“A man of genius makes no mistakes. His errors are volitional and are the portals of discovery.”-James Joyce (born on 2 February 1882)
Happy birthday to my lifelong favourite actor, Paul Newman! He would have been eighty-nine today.
“If you’re playing a poker game and you look around the table and can’t tell who the sucker is, it’s you.”-Paul Newman
What is your number one Paul Newman flick?
When I was fifteen, I learned the truth behind Norma Desmond’s famous Sunset Boulevard assertion: “We didn’t need dialogue. We had faces!” Six decades of repetition has eroded this cutting indictment to a fragment of its original self, denuded of meaning even as it has become a pithy pop-culture sound bite that the least film savvy person can repeat with cocksure swagger. My enlightenment came in the form of a dusty, jacket free old book crammed with its fellows on a shelf at the public library. Subject: silent movie star portraiture. Impact: sudden, immense, striking. A well-established love of the arts, history, and old movies hadn’t prepared me for what I found in this neglected volume of photography. Questions rushed my senses: Who were these women and men? Why was their beauty sung not to the heavens but inarticulately whispered of in a suburban teenager’s bedroom? What happened to them? When did mystery and imagination leave entertainment photography, resulting in the garish, empty images that had engulfed my recent 1980s childhood?
TWO OF MY EARLY FAVOURITES:
The trajectory of my life changed the day I checked out that book. A passion for old movies expanded to include silent films. I watched as many as I could find, and read everything available on the subject in our large library system. Result: hooked, permanently. Bonus: growing up to write about what I love, including silent movie culture.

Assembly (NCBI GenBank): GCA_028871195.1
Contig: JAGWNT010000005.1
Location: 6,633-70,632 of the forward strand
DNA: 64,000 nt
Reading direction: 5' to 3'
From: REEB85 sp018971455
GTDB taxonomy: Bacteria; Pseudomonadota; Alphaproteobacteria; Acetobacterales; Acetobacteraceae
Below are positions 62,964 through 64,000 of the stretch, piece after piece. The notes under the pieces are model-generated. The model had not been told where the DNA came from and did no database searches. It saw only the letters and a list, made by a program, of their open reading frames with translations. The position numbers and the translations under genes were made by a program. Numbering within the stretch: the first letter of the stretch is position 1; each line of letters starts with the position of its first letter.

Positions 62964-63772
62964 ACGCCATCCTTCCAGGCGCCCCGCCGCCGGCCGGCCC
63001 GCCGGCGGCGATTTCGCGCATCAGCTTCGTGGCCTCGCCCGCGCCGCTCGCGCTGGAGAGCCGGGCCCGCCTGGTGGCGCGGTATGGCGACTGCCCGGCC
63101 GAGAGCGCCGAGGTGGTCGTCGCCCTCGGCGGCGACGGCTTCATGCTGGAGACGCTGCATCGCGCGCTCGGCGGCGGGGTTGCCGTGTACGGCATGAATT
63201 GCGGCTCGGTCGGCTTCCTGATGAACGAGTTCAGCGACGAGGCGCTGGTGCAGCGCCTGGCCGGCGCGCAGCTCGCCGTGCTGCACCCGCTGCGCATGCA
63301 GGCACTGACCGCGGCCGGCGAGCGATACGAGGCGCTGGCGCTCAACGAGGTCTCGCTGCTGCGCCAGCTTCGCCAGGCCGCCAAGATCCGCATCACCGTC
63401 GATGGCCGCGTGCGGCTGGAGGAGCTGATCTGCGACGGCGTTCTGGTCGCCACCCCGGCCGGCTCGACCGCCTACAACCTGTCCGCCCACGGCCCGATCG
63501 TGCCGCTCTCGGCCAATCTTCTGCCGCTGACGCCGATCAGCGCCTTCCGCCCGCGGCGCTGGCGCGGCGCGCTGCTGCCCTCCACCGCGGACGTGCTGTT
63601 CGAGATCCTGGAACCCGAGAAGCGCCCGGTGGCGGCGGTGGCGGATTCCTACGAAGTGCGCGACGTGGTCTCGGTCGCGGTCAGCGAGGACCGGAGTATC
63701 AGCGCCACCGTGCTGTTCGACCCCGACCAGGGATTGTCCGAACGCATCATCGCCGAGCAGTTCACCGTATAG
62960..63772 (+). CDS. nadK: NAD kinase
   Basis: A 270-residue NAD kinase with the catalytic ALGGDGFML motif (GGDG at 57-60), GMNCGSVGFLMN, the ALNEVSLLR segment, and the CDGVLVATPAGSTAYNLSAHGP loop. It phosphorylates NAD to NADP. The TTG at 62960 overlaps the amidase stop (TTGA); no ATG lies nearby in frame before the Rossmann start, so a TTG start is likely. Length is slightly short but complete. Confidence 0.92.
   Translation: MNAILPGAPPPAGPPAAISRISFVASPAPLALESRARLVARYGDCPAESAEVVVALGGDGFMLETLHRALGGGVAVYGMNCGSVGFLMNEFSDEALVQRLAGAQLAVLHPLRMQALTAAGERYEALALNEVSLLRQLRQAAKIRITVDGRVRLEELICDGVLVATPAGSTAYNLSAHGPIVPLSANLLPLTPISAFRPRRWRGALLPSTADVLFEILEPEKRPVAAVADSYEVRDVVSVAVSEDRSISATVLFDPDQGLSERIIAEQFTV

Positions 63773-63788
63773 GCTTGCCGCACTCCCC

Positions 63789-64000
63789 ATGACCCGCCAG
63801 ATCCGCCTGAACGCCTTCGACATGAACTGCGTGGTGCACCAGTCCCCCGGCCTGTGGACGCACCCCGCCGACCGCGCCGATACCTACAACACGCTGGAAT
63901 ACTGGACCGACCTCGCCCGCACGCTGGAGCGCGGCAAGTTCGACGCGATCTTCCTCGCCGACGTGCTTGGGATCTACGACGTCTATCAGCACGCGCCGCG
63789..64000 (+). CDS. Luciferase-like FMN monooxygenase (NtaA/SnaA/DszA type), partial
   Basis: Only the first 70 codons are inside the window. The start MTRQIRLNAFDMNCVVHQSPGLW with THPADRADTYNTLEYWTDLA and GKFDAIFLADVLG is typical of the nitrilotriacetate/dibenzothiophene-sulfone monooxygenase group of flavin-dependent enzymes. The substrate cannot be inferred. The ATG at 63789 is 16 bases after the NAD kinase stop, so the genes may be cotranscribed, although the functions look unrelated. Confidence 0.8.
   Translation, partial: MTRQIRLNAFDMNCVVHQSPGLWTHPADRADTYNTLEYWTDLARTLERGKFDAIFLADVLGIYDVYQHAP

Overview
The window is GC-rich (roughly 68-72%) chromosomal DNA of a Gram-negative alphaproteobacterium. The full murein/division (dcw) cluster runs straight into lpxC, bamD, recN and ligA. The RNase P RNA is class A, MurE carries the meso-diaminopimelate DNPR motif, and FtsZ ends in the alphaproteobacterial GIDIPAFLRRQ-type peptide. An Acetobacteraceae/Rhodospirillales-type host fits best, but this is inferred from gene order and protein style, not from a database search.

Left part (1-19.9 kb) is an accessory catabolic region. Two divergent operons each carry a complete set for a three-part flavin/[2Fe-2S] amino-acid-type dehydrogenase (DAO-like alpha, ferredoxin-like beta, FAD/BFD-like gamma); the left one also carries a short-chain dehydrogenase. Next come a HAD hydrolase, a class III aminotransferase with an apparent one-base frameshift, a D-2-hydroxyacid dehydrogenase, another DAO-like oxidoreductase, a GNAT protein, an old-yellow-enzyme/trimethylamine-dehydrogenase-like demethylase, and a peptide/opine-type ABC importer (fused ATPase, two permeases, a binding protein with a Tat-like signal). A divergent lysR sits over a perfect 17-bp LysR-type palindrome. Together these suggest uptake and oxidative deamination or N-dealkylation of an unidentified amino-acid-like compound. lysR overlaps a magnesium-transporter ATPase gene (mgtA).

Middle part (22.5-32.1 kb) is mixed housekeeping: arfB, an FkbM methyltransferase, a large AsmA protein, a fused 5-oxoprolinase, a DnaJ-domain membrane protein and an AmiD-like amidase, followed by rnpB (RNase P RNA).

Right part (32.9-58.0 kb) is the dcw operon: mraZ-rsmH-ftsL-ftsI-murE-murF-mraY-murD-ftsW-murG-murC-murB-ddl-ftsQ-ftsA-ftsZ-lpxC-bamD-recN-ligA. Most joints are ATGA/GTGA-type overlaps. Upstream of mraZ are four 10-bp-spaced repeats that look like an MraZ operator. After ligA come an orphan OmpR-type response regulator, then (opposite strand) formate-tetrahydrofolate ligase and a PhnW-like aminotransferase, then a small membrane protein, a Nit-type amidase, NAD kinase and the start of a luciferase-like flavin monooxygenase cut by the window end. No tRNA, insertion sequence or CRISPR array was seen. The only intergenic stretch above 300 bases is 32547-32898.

Amidst the flavors of the day and luckless publicity seekers, the stars whose fame flamed into the sky with the spark and longevity of an uncontrollable firecracker, and those with fleshy charms but little talent, there stood performers with skill, magnetism, and dedication to a craft that was being forged as the cameras rolled. Some are remembered-if only for the persistence of their images in twenty-first century advertising-but most are forgotten, their work rarely seen by the modern masses. In a world where Mary Pickford has been reduced to the curve of her curls and Lillian Gish to her shy, arcane smile, where Charlie Chaplin is nothing but the sum of the sartorial trio of hat, cane, and shoes, what chance does Mabel Normand stand to be recognized and appreciated as a first-class artist? Even her lovely face is a fading footnote. Continue reading
“All the world’s a stage/And all the men and women merely players/They have their exits and their entrances/And one man in his time plays many parts/His acts being seven ages.”-William Shakespeare
Farewell, dear sir!
Vivien Leigh was born Vivian Mary Hartley on 5 November 1913.
She was a very, very fine actress of stage and screen. If you’ve only seen Gone with the Wind or A Streetcar Named Desire, you have missed some wonderful film performances. Her theatrical work has, of course, been lost to time. It’s a shame, because she was a serious and brilliant stage actress obsessively dedicated to her craft. Her film stardom was largely beside the point.-“I’m not a film star, I am an actress. Being a film star is such a false life, lived for fake values and for publicity.”-Vivien Leigh
She was married to this chap for two decades.
She died on 8 July 1967.
If I ever find a time machine, I will make dozens of stops just to see the magnetic and fiercely talented Vivien Leigh weave her magic across the world’s stages.
- Title: Me Stories of My Life
- Author: Katharine Hepburn
- Year Published: 1991 (Alfred A. Knopf, Inc.)
- Year Purchased: Summer of 2010
- Source: My momma
- About: Dear Kate: You were such an iconoclast. I know, I know; what an over-used word. I’m not proud of trotting out something so stale, especially in reference to
someone as amazing as you were. Really, though, what choice do I have? What else is there? Rebel, nonpareil, maverick? Nonconformist, idol, icon? Legend, paragon, nonesuch? They’re all too pale, weak, humourless. You were too kick-ass to be so neatly boxed-in, anyway. Now let’s get to business. Continue reading
- Title: Drinking with George A Barstool Professional’s Guide to Beer
- Author: George Wendt with Jonathan Grotenstein
- Year Published: 2009 (Simon Spotlight Entertainment)
- Year Purchased: September, 2011 (at Oktoberfest Zinzinnati)